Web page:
Martin Scorsese immortalizes an entrepreneurial legend.
He piloted Trans World Airlines, he built the Spruce Goose, he wore Kleenex-box shoes. Howard Hughes was one of the true 20th-century originals -- a risk-taker who wanted to own the skies and nearly killed himself trying to do it. Now this film and aviation pioneer is the subject of a Martin Scorsese flick starring Leonardo DiCaprio (above). The Aviator, which opened December 17, portrays Hughes's wild entrepreneurial ride.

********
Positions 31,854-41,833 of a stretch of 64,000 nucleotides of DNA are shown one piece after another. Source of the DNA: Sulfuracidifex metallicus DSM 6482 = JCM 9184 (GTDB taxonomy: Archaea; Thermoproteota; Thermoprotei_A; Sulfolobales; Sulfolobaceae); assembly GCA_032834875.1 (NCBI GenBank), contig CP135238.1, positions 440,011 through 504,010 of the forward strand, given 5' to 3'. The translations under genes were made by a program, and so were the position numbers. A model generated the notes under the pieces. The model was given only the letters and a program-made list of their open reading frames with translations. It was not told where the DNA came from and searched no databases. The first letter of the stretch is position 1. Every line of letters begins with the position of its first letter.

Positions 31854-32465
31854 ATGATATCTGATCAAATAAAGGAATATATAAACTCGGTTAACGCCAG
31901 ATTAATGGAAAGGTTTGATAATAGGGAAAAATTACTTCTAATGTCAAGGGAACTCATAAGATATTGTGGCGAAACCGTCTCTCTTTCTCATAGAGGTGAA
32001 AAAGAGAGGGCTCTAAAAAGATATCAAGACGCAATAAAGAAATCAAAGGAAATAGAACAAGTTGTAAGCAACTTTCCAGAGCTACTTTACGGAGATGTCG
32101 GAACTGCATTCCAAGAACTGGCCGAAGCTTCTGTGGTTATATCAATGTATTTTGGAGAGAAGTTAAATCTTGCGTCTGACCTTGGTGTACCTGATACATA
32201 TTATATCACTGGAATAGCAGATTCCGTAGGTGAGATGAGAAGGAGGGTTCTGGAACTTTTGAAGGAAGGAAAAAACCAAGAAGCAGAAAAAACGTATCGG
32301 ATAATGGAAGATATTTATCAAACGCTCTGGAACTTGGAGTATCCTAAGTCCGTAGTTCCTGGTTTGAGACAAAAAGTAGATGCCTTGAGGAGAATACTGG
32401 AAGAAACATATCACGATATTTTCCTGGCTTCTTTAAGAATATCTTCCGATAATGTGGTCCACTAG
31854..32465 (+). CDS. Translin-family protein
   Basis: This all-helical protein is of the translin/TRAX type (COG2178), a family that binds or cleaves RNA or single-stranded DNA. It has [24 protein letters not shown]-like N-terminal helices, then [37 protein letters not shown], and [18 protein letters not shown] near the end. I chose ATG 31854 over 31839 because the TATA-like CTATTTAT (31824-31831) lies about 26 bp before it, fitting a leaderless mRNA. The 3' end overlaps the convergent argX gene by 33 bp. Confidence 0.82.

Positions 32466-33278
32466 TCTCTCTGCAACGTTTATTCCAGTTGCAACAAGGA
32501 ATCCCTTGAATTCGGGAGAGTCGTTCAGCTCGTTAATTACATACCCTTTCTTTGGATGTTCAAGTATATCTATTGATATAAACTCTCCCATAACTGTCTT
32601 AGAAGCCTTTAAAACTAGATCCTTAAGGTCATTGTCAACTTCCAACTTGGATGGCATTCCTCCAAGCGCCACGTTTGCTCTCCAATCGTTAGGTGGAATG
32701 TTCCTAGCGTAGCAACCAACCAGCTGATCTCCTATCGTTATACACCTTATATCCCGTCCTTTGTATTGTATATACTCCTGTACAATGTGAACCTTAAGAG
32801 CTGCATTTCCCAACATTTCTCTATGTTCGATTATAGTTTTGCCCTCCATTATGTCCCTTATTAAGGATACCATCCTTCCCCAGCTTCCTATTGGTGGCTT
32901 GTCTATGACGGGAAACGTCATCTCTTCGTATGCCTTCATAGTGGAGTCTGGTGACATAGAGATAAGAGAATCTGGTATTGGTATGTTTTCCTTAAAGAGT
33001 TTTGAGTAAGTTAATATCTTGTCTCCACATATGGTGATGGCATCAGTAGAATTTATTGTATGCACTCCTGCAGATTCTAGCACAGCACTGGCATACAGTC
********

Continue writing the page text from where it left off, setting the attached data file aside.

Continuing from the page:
Hughes answered to no one, says John Logan, who spent five years crafting the script for The Aviator. Hughes gambled on cutting-edge projects. He did some of the flying stunts for Hell's Angels, the $3.9 million film he produced and directed. And after founding Hughes Aircraft, he set the around-the-world speed record. When studying Hughes's life, Logan says, he realized that the man's true love was aviation and the company he fought to build, TWA. The movie's story line follows TWA's battles with Pan Am, the government, and ultimately, creditors. "He harkens back to when American entrepreneurs improved the quality of life," says Logan. "Howard Hughes changed the face of America."